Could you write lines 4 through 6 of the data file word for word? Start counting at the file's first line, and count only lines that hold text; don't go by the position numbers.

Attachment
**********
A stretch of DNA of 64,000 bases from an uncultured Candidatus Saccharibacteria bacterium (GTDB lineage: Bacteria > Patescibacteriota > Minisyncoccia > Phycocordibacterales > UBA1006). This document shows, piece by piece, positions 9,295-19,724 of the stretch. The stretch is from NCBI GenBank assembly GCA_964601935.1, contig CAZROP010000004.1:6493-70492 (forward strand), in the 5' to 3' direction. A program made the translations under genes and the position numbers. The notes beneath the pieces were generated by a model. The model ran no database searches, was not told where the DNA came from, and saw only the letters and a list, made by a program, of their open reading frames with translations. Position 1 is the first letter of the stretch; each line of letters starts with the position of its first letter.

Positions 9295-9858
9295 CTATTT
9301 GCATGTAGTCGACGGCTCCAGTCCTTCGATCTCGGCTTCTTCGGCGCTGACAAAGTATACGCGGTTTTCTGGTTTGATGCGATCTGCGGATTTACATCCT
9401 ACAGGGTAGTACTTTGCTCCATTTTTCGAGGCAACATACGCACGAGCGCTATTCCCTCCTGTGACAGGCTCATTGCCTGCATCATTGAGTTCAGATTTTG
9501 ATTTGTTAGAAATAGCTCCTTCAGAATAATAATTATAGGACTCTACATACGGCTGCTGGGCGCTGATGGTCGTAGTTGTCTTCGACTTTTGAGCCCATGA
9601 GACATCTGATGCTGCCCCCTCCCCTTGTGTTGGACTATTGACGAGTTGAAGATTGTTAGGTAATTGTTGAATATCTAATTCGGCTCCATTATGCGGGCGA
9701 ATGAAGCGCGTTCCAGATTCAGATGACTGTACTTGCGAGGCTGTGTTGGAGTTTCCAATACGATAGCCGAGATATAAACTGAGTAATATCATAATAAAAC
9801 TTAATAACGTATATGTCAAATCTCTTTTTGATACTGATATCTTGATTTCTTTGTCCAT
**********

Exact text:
9301 GCATGTAGTCGACGGCTCCAGTCCTTCGATCTCGGCTTCTTCGGCGCTGACAAAGTATACGCGGTTTTCTGGTTTGATGCGATCTGCGGATTTACATCCT
9401 ACAGGGTAGTACTTTGCTCCATTTTTCGAGGCAACATACGCACGAGCGCTATTCCCTCCTGTGACAGGCTCATTGCCTGCATCATTGAGTTCAGATTTTG
9501 ATTTGTTAGAAATAGCTCCTTCAGAATAATAATTATAGGACTCTACATACGGCTGCTGGGCGCTGATGGTCGTAGTTGTCTTCGACTTTTGAGCCCATGA